|author||Michael Ellerman <email@example.com>||2015-04-30 15:13:14 +1000|
|committer||Michael Ellerman <firstname.lastname@example.org>||2015-04-30 15:24:58 +1000|
Revert "powerpc/tm: Abort syscalls in active transactions"
This reverts commit feba40362b11341bee6d8ed58d54b896abbd9f84. Although the principle of this change is good, the implementation has a few issues. Firstly we can sometimes fail to abort a syscall because r12 may have been clobbered by C code if we went down the virtual CPU accounting path, or if syscall tracing was enabled. Secondly we have decided that it is safer to abort the syscall even earlier in the syscall entry path, so that we avoid the syscall tracing path when we are transactional. So that we have time to thoroughly test those changes we have decided to revert this for this merge window and will merge the fixed version in the next window. NB. Rather than reverting the selftest we just drop tm-syscall from TEST_PROGS so that it's not run by default. Fixes: feba40362b11 ("powerpc/tm: Abort syscalls in active transactions") Signed-off-by: Michael Ellerman <email@example.com>
Diffstat (limited to 'Documentation')
1 files changed, 16 insertions, 16 deletions
diff --git a/Documentation/powerpc/transactional_memory.txt b/Documentation/powerpc/transactional_memory.txt
index ba0a2a4a54ba..ded69794a5c0 100644
@@ -74,23 +74,22 @@ Causes of transaction aborts
-Syscalls made from within an active transaction will not be performed and the
-transaction will be doomed by the kernel with the failure code TM_CAUSE_SYSCALL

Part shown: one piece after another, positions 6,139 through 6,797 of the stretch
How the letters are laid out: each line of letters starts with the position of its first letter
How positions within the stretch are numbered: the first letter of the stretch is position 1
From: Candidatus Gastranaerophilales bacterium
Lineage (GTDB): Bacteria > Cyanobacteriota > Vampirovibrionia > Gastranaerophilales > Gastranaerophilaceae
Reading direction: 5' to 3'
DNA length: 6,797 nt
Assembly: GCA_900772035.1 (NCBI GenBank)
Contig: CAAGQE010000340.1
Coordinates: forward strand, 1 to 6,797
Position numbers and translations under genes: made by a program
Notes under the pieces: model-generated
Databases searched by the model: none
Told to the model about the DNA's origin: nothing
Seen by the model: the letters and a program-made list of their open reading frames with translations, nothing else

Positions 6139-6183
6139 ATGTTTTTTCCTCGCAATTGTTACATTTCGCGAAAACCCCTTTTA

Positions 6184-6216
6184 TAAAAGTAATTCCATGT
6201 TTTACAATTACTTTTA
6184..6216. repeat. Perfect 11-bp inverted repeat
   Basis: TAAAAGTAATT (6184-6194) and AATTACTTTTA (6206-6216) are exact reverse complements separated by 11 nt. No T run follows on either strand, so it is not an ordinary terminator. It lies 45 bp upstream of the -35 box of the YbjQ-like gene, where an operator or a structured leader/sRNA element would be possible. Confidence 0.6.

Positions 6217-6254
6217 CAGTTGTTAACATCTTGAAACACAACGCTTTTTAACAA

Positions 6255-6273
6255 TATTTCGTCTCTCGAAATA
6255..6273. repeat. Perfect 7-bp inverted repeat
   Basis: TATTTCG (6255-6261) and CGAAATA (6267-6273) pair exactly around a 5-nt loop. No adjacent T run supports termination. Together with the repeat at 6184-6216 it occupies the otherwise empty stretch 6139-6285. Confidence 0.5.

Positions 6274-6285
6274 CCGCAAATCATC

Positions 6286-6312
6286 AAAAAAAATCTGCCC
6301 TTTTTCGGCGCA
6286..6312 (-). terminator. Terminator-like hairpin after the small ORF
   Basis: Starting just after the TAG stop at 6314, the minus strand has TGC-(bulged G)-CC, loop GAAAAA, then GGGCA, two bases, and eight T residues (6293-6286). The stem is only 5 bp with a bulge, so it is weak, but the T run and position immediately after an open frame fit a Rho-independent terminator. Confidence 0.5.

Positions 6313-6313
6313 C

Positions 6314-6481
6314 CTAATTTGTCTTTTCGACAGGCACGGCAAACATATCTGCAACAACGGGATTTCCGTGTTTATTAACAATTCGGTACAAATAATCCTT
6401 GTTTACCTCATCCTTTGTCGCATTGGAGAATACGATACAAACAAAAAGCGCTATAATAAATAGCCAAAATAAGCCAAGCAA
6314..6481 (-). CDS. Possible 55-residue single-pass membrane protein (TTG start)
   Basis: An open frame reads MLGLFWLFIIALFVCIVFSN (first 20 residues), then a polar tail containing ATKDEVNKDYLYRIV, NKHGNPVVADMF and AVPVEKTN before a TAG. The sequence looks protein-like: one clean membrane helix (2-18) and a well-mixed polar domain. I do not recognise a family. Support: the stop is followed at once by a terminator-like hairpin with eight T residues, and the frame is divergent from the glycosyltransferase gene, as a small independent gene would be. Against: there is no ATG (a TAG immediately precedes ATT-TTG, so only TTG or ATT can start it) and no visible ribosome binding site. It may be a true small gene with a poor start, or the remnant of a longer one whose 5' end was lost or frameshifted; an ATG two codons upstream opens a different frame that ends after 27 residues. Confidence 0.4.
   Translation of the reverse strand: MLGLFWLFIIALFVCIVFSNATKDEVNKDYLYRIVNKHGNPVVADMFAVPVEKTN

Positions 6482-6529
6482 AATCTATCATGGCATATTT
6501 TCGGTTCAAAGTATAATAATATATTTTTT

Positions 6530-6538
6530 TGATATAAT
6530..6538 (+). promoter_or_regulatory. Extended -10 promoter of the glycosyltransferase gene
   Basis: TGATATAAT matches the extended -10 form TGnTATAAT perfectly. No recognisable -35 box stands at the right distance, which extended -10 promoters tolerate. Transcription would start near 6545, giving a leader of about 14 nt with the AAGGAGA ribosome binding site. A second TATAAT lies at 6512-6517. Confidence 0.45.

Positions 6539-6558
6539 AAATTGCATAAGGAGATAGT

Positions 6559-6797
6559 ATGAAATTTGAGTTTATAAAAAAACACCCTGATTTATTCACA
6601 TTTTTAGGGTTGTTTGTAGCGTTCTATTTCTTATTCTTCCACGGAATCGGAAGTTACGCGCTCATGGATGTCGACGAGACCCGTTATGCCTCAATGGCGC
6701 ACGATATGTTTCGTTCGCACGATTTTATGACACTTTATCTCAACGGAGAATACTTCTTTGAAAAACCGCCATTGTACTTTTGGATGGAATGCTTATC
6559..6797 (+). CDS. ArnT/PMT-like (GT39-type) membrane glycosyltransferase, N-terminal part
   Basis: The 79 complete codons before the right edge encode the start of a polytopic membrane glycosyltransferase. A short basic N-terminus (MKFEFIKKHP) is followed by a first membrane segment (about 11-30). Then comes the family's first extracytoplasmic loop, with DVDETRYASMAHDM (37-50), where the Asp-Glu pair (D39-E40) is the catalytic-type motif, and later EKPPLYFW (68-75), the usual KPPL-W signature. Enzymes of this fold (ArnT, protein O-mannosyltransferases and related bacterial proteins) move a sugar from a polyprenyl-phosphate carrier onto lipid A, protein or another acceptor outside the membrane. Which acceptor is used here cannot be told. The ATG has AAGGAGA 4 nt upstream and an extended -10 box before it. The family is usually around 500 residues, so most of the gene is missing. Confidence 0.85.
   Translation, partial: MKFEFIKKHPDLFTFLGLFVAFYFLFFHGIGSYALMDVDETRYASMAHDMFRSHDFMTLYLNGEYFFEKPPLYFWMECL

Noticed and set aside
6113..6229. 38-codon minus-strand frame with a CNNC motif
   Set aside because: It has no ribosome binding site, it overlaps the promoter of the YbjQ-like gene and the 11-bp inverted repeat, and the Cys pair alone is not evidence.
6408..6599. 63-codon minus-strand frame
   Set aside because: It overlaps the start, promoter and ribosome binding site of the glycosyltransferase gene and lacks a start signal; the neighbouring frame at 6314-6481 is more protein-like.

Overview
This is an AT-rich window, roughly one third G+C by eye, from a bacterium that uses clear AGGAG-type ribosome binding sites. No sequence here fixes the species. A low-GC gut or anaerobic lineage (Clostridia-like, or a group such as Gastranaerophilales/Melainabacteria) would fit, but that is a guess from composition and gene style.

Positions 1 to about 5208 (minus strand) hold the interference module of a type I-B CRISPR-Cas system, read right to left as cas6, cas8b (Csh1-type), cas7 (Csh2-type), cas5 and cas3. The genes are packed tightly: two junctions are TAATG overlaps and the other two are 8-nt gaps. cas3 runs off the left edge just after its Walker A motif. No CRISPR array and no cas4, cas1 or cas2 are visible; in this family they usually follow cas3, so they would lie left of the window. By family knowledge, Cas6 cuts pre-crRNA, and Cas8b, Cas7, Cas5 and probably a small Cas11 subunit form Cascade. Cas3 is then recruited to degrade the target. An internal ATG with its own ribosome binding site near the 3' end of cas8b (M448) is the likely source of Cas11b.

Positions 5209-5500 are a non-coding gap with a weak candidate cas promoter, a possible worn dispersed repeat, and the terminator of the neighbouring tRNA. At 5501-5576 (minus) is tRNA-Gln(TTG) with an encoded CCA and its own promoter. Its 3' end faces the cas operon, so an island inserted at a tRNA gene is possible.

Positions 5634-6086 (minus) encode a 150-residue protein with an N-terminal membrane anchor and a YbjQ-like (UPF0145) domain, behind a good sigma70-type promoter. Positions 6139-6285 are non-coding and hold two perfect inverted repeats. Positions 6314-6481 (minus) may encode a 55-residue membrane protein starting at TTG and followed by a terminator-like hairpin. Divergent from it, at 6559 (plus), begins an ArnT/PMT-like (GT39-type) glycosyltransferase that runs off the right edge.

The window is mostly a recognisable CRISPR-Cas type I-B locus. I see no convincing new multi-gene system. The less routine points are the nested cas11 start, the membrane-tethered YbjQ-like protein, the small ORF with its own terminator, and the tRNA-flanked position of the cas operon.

+Performing syscalls from within transaction is not recommended, and can lead
+to unpredictable results.
-Syscalls made from within a suspended transaction are performed as normal and
-the transaction is not explicitly doomed by the kernel. However, what the
-kernel does to perform the syscall may result in the transaction being doomed
-by the hardware. The syscall is performed in suspended mode so any side
-effects will be persistent, independent of transaction success or failure. No
-guarantees are provided by the kernel about which syscalls will affect
+Syscalls do not by design abort transactions, but beware: The kernel code will
+not be running in transactional state. The effect of syscalls will always
+remain visible, but depending on the call they may abort your transaction as a
+side-effect, read soon-to-be-aborted transactional data that should not remain
+invisible, etc. If you constantly retry a transaction that constantly aborts
+itself by calling a syscall, you'll have a livelock & make no progress.
-Care must be taken when relying on syscalls to abort during active transactions
-if the calls are made via a library. Libraries may cache values (which may
-give the appearance of success) or perform operations that cause transaction
-failure before entering the kernel (which may produce different failure codes).
-Examples are glibc's getpid() and lazy symbol resolution.
+Simple syscalls (e.g. sigprocmask()) "could" be OK. Even things like write()
+from, say, printf() should be OK as long as the kernel does not access any
+memory that was accessed transactionally.
+Consider any syscalls that happen to work as debug-only -- not recommended for
+production use. Best to queue them up till after the transaction is over.
@@ -177,7 +176,8 @@ kernel aborted a transaction:
TM_CAUSE_RESCHED Thread was rescheduled.
TM_CAUSE_TLBI Software TLB invalid.
TM_CAUSE_FAC_UNAV FP/VEC/VSX unavailable trap.
- TM_CAUSE_SYSCALL Syscall from active transaction.
+ TM_CAUSE_SYSCALL Currently unused; future syscalls that must abort
+ transactions for consistency will use this.
TM_CAUSE_SIGNAL Signal delivered.
TM_CAUSE_MISC Currently unused.
TM_CAUSE_ALIGNMENT Alignment fault.